Waller overcome with emotion following King’s Stand demolition

On English turf at a quintessentially English event, the discussions surrounding the King’s Stand Stakes on the opening day of Royal Ascot required you to pick a side – the American horse or the Australian horse.

Golden Pal had this season looked better than his already superb best and was therefore the leading light of trainer Wesley Ward’s annual Berkshire pilgrimage from Keeneland.

The Australian contender was Chris Waller’s Nature Strip, an eight-year-old raiding European coffers having found little fit to trouble him in 37 previous starts in his native country, 20 of which he had won.

Nature Strip and James McDonald
Nature Strip and James McDonald (David Davies/PA)

The journey to Ascot on Tuesday morning may have been from the chestnut’s stopover spot at Charlie Hills’ stable in Lambourn rather than his own box in Rosehill, but the voyage began nearly two weeks ago with a meticulously-planned crossing from one hemisphere to another.

The passage of over 10,000 miles led to the briefest bout on the track, a bare-minimum five furlongs on good to firm ground that flashed by as Nature Strip’s white-bridled head was the first thing visible over the crest of Ascot’s gently rising home straight.

Tailed only by the loose Khaadem, who had relieved Jamie Spencer of his riding duties in the stalls and gone solo, Waller’s gelding had not a single rival in his shadow when he passed the post four and a half lengths ahead of Twilight Calls to triumph at 9-4 under James McDonald.

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Golden Pal, by contrast, was utterly luckless from the stalls to the line with the 15-8 favourite failing to land a single blow in cantering home detached and last of all.

Nature Strip with James McDonald before the big race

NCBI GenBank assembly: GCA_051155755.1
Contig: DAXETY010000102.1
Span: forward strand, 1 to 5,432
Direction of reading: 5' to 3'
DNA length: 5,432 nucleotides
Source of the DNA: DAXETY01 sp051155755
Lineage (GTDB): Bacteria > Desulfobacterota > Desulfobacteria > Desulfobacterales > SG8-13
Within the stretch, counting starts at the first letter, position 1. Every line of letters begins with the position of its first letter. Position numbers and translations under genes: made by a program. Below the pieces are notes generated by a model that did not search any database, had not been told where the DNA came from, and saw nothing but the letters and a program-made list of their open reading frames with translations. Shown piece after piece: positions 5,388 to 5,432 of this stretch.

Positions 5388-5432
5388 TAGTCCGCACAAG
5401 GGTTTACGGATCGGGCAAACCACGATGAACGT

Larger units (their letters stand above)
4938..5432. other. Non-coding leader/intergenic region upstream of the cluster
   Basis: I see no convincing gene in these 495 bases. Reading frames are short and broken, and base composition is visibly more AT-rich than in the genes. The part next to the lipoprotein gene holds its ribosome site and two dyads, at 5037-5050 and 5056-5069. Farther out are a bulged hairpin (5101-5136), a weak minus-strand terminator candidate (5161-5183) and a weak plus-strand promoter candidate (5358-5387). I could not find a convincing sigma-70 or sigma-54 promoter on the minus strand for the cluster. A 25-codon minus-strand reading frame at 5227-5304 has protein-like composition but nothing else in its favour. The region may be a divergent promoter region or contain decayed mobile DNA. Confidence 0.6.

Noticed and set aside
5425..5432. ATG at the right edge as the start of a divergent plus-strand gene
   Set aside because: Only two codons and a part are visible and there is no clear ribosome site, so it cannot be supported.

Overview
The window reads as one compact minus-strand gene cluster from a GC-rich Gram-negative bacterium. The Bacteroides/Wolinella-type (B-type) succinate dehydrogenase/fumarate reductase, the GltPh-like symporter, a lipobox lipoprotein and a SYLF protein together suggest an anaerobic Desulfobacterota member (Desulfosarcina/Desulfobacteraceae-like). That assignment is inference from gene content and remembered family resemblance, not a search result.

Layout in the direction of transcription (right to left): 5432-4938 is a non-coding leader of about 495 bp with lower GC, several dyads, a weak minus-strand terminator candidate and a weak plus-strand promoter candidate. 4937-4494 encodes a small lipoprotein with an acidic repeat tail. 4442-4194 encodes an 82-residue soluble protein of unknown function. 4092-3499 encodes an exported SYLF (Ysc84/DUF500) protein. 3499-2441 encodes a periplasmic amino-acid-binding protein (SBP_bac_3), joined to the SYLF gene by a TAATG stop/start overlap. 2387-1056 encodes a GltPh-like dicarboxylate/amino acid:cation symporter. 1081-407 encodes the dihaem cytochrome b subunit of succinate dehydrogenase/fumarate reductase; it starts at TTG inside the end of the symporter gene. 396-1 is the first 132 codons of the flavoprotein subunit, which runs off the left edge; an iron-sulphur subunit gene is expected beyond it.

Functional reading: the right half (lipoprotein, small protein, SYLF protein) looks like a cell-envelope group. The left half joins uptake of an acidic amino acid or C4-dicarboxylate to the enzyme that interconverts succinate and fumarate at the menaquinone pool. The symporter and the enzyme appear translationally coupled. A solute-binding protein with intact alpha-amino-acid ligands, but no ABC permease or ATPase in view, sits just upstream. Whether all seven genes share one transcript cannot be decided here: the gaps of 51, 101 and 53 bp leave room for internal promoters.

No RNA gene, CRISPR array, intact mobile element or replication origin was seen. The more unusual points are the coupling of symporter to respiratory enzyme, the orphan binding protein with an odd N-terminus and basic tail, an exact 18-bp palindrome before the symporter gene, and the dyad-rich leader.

Nature Strip with James McDonald before the big race (PA)

The victor was welcomed into the winner’s enclosure with a wave of noise, the lilt of Australasian accents following him as he made his way to the final destination of a mammoth voyage – the small circular sign that reads ‘1st place’.

The mercurial forces behind Britain’s weather could hardly have offered the international guests a better slice of an English summertime and the horse gleamed in the June sunshine, imposing and orange and patient as photographers shimmied under the rope barriers to get a picture worthy of his performance.

Waller, closed in on every side by press both national and international, basked in the glory of the victory and the reception of the Ascot revellers.

Nature Strip on his way to success
Nature Strip on his way to success (David Davies/PA)

“It’s just an honour to be able to bring a horse here, we have been treated so well, like royalty in fact,” he said.

“The horse has been too. We’re in awe of European racing and to be able to bring a horse here finally, after covid, to showcase a horse in such a brilliant race, it is important. It’s been a privilege to be part of his career.”

During his sojourn with Hills Nature Strip briefly became an adopted son of Lambourn, and when pockets of the crowd hollered Aussie chants as their favourite made his way steadily to the start and swiftly back in the same direction, one got the feeling the home team had abandoned their own.

Waller said: “We could see that they were treating us with open arms, the locals around Lambourn were saying ‘come on, you’ve got this!’.

“We were just trying to keep things calm, the overall thing I’ve noticed is the way that people have welcomed us, post-covid, not just the horse but the people and the jockeys. There are so many rivalries between different countries on a racetrack, it’s magical.”

A New Zealander has no need for a stiff upper lip, and while the self-effacing manner of an Englishman was present, raw emotion rose to the surface as the trainer’s voice fell away into tears when he said: “I didn’t dare dream about it, it’s very special.

“I get emotional when horses win but to win here, I won’t say it’s second to nothing, but in terms of winning horse races it’s just a dream.

“For a trainer, a strapper, a jockey. For the punters, when they follow horses and they win like he did there, it’s special.

“It’s a great story. That’s what racing is, it brings a lot of countries, religions, races, gender, everybody together.

“They love the horses and it can bring everyone together. It’s been very special.

“Back home, the ones that couldn’t make it, I think they’ll be pretty proud of him.”

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